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Newing residents wary after Viking correspondence

Residents in the Newing area of South Nesting say they feel wind farm developer SSE Renewables might try to “fob us off” after receiving “no real answers to our queries, concerns and fears”.

The group of residents approached the owners of the Viking Energy wind farm earlier this summer after it emerged the developer was planning to create a large ‘borrow pit’ to extract stone for tracks and turbine bases less than 500 metres from their homes.

The homeowners have now received a written response from Viking Energy Wind Farm (VEWF) stakeholder manager Aaron Priest, but say they are less than reassured by the content of his letter.

Last months the residents went public with their concerns, saying they should have been directly consulted during the planning process.

In his letter Priest said the existence of a borrow pit near Skellister Loch had been part of the Viking Energy project since first consented by Scottish Ministers in 2012, as well as during a subsequent application seeking variations to the existing planning permission.

Priest went on saying that Nesting and Lunnasting Community Council had been “specifically consulted by Scottish Ministers for its opinion on the application to vary the consent (which included the borrow pit search area near Skellister Loch) and no representation was made”.

He said the presence of a borrow pit “has been consistent throughout and I am not aware of a commitment being made, at any point, to remove it.”

The resident group, however, claims the developer is at fault and in breach of its own code of practise for noise and vibration consultation, known within the industry as BS5228.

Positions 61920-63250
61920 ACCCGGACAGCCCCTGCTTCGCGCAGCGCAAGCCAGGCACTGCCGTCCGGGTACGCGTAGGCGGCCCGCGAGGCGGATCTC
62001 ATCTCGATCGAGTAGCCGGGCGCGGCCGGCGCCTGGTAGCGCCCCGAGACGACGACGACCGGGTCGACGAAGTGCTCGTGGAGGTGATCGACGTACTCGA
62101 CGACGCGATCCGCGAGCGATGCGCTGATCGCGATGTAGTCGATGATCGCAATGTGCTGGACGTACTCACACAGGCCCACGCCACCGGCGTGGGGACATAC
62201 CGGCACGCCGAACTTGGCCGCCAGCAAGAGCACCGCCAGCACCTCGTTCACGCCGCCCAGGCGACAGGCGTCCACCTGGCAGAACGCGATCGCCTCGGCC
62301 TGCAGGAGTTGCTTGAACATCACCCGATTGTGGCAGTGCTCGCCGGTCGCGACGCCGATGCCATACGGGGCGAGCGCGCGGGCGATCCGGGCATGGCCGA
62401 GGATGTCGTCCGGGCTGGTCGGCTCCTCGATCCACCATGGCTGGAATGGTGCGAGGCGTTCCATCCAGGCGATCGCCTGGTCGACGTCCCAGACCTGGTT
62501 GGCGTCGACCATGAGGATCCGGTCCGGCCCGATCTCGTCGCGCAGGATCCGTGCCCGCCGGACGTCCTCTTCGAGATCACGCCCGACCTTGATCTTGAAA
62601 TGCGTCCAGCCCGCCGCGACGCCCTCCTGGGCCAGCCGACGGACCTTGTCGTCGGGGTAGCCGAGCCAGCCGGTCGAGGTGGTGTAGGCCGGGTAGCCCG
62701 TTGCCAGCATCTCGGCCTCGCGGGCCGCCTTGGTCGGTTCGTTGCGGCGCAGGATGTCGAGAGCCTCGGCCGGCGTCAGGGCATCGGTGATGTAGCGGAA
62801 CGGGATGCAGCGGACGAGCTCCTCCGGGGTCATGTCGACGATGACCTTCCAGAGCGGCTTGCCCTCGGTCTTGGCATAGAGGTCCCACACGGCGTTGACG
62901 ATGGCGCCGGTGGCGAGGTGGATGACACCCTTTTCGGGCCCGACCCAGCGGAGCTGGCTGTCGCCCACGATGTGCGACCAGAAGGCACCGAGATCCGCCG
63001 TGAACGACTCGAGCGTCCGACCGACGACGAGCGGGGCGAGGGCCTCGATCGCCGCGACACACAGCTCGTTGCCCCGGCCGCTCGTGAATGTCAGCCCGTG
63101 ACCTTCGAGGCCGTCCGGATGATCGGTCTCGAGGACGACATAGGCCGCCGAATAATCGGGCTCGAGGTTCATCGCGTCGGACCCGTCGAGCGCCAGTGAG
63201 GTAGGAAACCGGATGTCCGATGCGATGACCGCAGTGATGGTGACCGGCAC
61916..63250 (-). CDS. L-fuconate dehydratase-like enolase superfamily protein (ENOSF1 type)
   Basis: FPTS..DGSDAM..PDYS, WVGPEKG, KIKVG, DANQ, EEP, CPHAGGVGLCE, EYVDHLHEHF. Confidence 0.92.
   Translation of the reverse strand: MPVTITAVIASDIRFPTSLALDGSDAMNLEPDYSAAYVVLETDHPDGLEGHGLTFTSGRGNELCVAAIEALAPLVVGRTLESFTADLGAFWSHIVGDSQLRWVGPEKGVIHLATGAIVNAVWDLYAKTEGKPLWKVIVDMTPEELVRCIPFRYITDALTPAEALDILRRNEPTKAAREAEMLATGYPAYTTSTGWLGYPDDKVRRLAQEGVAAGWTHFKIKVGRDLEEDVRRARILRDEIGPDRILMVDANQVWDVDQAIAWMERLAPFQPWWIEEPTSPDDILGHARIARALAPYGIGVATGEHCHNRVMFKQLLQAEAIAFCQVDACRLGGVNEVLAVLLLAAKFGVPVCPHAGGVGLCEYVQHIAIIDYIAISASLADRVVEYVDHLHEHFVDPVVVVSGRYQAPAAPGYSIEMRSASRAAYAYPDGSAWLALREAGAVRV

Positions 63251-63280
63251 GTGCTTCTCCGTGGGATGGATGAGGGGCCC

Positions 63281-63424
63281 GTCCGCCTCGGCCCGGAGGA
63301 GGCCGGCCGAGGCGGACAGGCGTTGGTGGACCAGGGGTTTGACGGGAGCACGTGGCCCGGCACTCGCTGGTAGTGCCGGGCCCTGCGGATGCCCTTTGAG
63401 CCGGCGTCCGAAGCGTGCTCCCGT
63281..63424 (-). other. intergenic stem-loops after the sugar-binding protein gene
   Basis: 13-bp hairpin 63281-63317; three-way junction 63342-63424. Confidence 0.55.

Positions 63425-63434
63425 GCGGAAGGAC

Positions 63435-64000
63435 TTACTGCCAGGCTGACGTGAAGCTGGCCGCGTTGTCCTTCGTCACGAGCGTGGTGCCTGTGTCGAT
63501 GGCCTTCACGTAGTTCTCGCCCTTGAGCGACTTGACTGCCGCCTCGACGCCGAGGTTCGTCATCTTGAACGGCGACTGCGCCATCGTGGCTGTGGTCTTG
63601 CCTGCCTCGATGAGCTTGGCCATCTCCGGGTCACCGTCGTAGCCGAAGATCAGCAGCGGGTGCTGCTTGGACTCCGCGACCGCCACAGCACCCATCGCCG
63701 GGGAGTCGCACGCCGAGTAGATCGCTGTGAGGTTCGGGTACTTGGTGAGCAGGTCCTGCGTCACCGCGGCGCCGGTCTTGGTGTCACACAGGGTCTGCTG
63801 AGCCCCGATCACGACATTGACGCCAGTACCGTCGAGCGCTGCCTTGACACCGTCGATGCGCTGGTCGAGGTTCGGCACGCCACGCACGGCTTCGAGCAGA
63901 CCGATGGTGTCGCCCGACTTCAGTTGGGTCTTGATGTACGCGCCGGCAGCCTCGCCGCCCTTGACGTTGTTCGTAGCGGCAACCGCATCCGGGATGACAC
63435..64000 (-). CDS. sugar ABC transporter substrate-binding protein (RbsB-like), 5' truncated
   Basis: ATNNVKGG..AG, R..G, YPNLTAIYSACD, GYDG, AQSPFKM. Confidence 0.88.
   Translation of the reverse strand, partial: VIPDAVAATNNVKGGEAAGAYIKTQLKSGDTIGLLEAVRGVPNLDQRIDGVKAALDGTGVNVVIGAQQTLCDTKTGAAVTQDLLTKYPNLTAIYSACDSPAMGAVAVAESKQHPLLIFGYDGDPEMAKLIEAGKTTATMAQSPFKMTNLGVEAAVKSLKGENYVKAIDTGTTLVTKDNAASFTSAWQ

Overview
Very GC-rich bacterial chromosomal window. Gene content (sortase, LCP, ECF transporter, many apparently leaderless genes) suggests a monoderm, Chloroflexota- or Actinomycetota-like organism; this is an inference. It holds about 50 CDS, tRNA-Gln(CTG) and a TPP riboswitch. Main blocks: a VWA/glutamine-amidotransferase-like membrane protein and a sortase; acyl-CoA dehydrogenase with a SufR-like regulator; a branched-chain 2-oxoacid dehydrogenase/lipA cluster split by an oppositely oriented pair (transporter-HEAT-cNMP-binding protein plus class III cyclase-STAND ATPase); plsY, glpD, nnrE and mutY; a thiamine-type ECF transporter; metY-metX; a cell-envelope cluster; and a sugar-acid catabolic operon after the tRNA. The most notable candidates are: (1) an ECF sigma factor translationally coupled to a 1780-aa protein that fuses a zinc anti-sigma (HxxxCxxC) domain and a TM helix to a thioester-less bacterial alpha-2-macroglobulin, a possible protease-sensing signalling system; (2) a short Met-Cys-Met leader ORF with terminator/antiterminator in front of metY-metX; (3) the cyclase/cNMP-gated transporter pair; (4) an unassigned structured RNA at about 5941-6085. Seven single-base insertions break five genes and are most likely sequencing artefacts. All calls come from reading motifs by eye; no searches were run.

Resident group spokeswoman Suzanne Malcolmson said the “community relations” section of BS5228 emphasises that “good relations with people living and working in the vicinity of site operations are of paramount importance”.

“It is suggested that good relations can be developed by keeping people informed of progress and by treating complaints fairly and expeditiously,” the code of practice states.

Malcolmson said that rather than through the community council, householders affected by the five-acre quarry should have been consulted directly with.

She asked: “Is it appropriate for VEWF to pass the responsibility of community relations and the dissemination of information to the local community to a third party?

“And if that was their intention, have they provided sufficient guidance to community councils on how this should be done. It seems like they are ‘passing the buck’ and this is most definitely not in the spirit of community relation as outlined in BS5228.”

Priest said that the company and its main contractor RJ McLeod were currently undertaking an analysis to determine “whether or not there remains a need to access and utilise [borrow pit] NBP06”, adding there remained a strong possibility that the consented borrow pit would be developed.

He also confirmed that the company was willing to carry out and pay for “industry standard” dilapidation surveys of the houses in the vicinity of the borrow pit.

“The project would welcome the opportunity to meet the request for condition surveys, in advance of any requirement to develop NBP06, if the residents would wish this to go ahead,” he said.

Malcolmson said the group welcomed this concession but no details have been given as to “how and when” these surveys would be carried out and whether “they will be rectifying any damage”.

Priest added that the liaison process with the affected householders would now be formalised in that they will be kept updated and informed on a regular basis.

Malcolmson responded: “We welcome this but Aaron Priest does not say how they will do this, and we have had no proposals or suggestion to try and arrange a meeting with VE.

“We essentially think they are trying to fob us off, with no real answers to our queries concerns and fears.”